[Editor’s Note: This review may contain spoilers]

Writer: Rob Williams

Artists: Scot Eaton, Wayne Faucher, Wilfredo Torres, Adriano Lucas



“This is a story about super-villains…so don’t expect any happy endings.”

A Phantom Zone tidal wave tearing through the moon, a magically/cosmically possessed former head of Argus, a gigantic red space monster loosely tethered to a space station on a collision course with the Sun – and one ragtag group of self-loathing criminals to save all of Earth. “The End of Task Force X” has come in the final issue of this Suicide Squad arc.


This book climaxes with a stellar showdown on the hull of the Argus Space Station, between the tall and terrible Red Wave Monster and Harley Quinn, Killer Croc, Captain Boomerang and Katana (under threat of exploding heads by the newly recovered Rick Flag, who stays to drive the shuttle and not get burnt to a crisp by the Sun). In this action-packed and emotional sequence, Rick Flag comes back into the fold, wasting no time before reasserting himself as the Squad’s leading asshole.

Reminding his team of their expendable nature, he chucks them out of the safety of the ship to fight psychic Godzilla, under the glare of extreme solar radiation, so that he can fulfill his grandfather’s dying wish and save Karin Grace. Flag meant well I’m sure, but the tension within the team is palpable as the finale issue highlights the unchanging disregard Waller, Flag and their predecessors hold towards the criminal ranks of the Suicide Squad.

Even the former Squad/Argus members are treated with contempt; Karin Grace and Faraday King are imprisoned with the rest of the Suicide Squad in Belle Reve prison by Amanda Waller, to contain indefinitely any further potential Red Wave infection, as both infected hosts continued to survive after Red Wave’s death. Not only a harsh gesture to throw at former staff, but also highlighted as disrespectful of Rick Flag Senior’s final wishes – something Rick Flag junior doesn’t seem to oppose at all, further adding to the complicated emotional subtext at work within this book.

You might even draw parallels between Rick Flag (junior) and Karin Grace, and their doomed relationships with Harley Quinn and Faraday King. Two loyal, dutiful agents for Task Force X who will always prioritize the mission over the soldiers being let go by two damaged, passionate anti-heroes because their tender feelings could never match their harsh realities.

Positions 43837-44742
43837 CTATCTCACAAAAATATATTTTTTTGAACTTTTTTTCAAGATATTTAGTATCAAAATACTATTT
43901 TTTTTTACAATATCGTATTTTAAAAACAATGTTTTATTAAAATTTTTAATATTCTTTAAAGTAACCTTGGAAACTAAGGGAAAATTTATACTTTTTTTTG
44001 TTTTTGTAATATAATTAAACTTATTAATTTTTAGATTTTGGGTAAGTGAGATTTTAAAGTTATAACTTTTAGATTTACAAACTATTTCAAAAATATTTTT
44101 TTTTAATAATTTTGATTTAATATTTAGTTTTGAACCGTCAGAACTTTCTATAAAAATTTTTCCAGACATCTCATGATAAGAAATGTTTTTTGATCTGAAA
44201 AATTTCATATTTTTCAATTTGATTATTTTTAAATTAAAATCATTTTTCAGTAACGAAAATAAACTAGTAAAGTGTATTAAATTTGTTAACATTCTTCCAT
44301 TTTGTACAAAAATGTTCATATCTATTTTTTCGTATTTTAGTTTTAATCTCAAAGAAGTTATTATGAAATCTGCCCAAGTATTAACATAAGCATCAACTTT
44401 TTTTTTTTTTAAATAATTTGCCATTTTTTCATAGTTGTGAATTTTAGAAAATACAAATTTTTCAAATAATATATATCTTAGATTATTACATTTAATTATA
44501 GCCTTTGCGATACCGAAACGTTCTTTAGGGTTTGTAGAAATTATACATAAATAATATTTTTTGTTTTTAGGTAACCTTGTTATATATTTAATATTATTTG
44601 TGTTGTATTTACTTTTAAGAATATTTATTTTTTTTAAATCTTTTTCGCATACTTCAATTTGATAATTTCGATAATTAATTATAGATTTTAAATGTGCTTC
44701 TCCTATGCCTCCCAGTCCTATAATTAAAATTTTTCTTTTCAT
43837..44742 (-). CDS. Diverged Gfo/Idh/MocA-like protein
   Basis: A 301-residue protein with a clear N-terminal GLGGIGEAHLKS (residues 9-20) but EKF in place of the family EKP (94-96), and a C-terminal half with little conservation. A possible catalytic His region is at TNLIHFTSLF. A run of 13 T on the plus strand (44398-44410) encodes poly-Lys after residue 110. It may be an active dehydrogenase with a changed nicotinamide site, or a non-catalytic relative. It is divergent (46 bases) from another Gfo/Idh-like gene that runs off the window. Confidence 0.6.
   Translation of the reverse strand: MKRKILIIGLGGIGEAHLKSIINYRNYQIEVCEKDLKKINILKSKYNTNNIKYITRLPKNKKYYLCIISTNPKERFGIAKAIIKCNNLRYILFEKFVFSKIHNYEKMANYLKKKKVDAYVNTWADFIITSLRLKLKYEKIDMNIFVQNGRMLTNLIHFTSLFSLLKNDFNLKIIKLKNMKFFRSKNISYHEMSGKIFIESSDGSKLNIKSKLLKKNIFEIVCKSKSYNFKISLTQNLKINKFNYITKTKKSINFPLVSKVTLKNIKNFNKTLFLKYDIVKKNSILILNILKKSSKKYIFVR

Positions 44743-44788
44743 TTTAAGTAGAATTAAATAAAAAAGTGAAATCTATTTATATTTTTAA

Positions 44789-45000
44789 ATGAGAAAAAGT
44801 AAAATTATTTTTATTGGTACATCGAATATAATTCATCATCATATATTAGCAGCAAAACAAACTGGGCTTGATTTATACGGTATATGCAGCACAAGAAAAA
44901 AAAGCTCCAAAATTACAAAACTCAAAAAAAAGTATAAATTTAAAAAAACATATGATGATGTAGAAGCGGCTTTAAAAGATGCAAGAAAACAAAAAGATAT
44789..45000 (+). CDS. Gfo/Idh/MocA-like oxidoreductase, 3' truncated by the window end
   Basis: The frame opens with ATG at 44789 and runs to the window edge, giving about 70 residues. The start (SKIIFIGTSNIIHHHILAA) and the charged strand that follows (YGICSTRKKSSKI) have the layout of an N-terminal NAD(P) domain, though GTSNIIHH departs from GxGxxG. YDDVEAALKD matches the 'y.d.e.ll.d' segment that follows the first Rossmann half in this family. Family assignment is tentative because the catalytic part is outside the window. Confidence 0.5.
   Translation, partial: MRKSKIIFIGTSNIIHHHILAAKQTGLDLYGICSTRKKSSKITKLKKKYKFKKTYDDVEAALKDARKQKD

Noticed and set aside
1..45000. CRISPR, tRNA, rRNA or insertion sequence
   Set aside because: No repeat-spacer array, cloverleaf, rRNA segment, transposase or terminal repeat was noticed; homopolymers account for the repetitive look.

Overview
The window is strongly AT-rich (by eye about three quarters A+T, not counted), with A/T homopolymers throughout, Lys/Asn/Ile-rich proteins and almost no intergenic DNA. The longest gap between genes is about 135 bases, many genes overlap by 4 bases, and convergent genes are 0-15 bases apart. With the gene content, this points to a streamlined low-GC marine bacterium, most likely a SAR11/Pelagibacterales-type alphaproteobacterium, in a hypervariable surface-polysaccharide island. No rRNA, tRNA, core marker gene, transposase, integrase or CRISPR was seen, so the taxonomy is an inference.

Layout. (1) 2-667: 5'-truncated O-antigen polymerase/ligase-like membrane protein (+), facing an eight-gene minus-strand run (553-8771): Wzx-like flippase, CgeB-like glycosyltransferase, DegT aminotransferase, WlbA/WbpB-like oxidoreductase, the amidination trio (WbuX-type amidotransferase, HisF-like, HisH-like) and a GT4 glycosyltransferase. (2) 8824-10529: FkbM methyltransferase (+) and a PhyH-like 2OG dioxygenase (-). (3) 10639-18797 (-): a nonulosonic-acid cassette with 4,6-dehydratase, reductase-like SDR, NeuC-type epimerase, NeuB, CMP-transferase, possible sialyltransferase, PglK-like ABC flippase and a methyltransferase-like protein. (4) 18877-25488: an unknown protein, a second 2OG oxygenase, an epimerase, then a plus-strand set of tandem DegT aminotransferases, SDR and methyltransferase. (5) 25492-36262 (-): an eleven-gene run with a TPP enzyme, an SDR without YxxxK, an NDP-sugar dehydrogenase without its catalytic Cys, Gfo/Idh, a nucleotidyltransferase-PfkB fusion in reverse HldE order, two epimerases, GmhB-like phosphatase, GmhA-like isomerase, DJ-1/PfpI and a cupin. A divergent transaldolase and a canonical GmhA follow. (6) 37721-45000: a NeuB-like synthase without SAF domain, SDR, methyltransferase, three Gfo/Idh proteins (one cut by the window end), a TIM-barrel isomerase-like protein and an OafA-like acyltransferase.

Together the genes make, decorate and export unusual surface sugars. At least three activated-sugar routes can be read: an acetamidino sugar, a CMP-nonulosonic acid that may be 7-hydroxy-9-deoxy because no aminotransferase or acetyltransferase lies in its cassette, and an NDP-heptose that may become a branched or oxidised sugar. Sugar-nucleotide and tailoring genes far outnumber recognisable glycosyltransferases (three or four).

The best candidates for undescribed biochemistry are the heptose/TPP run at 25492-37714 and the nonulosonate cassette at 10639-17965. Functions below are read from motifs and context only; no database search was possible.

Only a couple of irks from this issue.

Firstly, although it gave some very cool dialogue to Katana while as flawlessly executed her extra-terrestrial execution, I do feel like it was a bit overkill and that’s considering the nature of psychic Godzilla when said. Red Wave was quite literally toast, they were flying into the Sun. Was a toothpick-sized stab wound really going to make that much of a difference? Killer Croc could have been saved a lot of pain if they had just grabbed Karin and flew back to Earth, but I admit that way loses some of the drama.

Secondly, after having a few issues without much input from Deadshot or Diablo during the other half of the Squad’s Earth-bound adventures, I was quite disappointed that they remained background scenery for the finale issue as well. The story wasn’t particularly set around them at all to be fair, but they were supposed to be present in some sense and it was disappointing we didn’t get an ounce of attitude or a single pun out of them before the arc came to an end.



“The End of Task Force-X” is a rollercoaster, both in the emotional sense and also just generally.  Tensions within the team and emotional subtext beneath the bloodshed add something special to the last battle with the very big bad, Red Wave. Ending on the familiar themes of mistrust, contempt and vitriol between Waller, Flag and the Squad, the book reminds us of exactly who these characters are, to explain why not to expect happy endings for these “super-villains”.


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